Here is what Marjorie Rawlings sez about entering a grove - she's talking about orange groves but I feel it with the live oak savannahs too:

"Any grove or any wood is a fine thing to see. But the magic here, strangely, is not apparent from the road. It is necessary to leave the impersonal highway, to step inside the rusty gate and close it behind. By this, an act of faith is committed, through which one accepts blindly the communion cup of beauty. One is now inside the grove, out of one world and in the mysterious heart of another." (p15)

A big theme for us has been walking down the trail and running straight into spider webs. The spider webs on the trail are thresholds like Rawling's rusty gate, and they are showing up in dreams too as signals to pay attention. As it turns out I'm not the only blogger paying attention to spider webs and dreams either. They're more than a call to alertness, but also a reminder of interconnection.

Thursday, October 18, 2007

Another video from the future

Sorry that I keep straying into politics. Fudge. I promised myself long ago that Dreamcrisp is not a political blog. Hopefully posting this video will destroy any little bit of political integrity I have left so I can focus again on what really matters: Finding the time bag.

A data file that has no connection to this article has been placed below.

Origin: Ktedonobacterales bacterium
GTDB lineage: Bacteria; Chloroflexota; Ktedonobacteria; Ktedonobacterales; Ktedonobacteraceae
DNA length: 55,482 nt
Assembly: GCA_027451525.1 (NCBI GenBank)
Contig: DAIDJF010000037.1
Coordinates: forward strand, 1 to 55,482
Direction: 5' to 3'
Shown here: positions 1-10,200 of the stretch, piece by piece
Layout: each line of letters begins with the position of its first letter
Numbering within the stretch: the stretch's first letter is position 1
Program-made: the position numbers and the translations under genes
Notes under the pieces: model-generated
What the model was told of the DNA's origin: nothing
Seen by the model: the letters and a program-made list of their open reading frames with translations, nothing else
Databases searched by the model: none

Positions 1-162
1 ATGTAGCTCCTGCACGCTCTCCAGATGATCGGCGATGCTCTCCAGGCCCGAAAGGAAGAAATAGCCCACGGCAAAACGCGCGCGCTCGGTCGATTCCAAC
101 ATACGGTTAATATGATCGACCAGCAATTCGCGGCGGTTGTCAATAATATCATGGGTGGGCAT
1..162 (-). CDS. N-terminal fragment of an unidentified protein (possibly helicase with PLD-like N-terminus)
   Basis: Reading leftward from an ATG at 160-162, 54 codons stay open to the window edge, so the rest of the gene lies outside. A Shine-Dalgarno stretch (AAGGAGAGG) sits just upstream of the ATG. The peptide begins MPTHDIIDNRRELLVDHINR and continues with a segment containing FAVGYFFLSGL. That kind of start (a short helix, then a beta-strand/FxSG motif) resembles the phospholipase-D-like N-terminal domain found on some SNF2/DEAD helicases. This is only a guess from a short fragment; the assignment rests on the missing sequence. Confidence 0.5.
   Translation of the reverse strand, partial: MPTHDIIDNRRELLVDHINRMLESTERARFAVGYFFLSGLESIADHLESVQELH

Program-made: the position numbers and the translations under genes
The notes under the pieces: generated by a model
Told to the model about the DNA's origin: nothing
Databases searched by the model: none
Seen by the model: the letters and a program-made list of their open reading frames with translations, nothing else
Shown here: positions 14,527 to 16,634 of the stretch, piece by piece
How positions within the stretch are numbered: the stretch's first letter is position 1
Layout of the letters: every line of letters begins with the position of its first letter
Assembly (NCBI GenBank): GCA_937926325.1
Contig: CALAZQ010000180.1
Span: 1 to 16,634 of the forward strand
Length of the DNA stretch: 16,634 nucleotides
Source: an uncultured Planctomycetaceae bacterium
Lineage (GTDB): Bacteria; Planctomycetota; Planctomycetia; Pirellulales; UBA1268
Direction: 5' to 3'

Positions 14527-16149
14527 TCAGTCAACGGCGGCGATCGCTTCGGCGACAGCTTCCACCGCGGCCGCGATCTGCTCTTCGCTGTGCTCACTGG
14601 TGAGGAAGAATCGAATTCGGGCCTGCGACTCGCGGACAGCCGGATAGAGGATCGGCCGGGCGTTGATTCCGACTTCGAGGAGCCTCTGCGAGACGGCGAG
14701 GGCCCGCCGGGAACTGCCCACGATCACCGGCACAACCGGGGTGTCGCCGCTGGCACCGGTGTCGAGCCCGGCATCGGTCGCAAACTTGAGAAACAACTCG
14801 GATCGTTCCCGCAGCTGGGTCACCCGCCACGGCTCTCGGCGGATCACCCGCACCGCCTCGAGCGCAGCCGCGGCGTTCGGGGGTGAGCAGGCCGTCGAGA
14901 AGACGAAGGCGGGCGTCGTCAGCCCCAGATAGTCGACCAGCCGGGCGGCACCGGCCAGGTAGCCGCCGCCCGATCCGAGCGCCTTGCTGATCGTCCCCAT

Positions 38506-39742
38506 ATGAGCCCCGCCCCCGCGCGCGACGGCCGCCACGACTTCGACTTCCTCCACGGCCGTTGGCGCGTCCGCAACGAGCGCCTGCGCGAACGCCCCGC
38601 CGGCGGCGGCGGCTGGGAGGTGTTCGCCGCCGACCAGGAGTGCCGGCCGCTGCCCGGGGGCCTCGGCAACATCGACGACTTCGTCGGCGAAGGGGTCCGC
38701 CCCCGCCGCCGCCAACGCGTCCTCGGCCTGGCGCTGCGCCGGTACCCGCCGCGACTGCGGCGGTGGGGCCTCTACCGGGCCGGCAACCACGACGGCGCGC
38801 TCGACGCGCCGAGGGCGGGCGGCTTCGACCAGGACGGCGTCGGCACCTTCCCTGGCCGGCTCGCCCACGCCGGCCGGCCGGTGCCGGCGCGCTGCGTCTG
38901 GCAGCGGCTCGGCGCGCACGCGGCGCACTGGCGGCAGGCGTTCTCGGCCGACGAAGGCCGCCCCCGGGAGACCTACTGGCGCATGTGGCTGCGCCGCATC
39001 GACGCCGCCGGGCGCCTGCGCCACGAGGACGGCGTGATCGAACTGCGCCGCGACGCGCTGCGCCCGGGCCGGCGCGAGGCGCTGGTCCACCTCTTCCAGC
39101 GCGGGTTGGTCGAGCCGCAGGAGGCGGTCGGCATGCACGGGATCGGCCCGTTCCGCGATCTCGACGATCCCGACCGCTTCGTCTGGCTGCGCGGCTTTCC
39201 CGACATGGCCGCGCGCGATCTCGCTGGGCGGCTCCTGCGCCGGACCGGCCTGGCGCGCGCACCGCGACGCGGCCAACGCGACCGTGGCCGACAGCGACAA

Compliments Eugene Mirman

Tuesday, October 16, 2007

Genocidal glass houses

I've read dozens of stories about Congress's resolution on the Armenian genocide in Turkey this week and I keep looking for the journalist who steps back and says.... hey, isn't it sorta interesting that the US has never admitted its own genocide against Native Americans?

I know genocide has some strict definitions and European colonization may have not intended genocide (only resource and labor extraction, right?). But it's hard to get around Andrew Jackson's campaigns - "Indian Removal" - and if that isn't intent i don't know what is.

Kinda hard to be a world moral authority when... oh, you know.

Friday, October 12, 2007

Don't taze me bro

As usual, I'm a couple weeks behind the times. But the Andrew Meyer Incident is actually local news for me, and it's still reviberating in this community even though it's pretty much deflated into a beer-drinking catch phrase for the rest of the world.

Watch it for yourself. Although everyone can agree that Meyer is annoying and looking to stir up a ruckus, does he constitute a threat when he's got six — count 'em — six big-boned police officers on top of him? This is the important question to me because this is the moment that he was tazered, twice.

No doubt about it, he was clearly resisting arrest. But the math (6 cops, 1 loudmouth) doesn't seem to carry a remainder of 50000 volts. Twice.

Unlike many of the paranoid voices at the University of Florida, I don't think this is a signal of the police state to come. This is what a police state looks like. But it's gonna play a big part in formulating the policy for police action at free speech rallies in the United States for the next generation. A University of Florida task force on the subject of Tasers met for the first time this week.

As I'm new to town, I'm just taking the temperature here and I'm finding that the south is as raucous as ever. And that makes me a bit proud.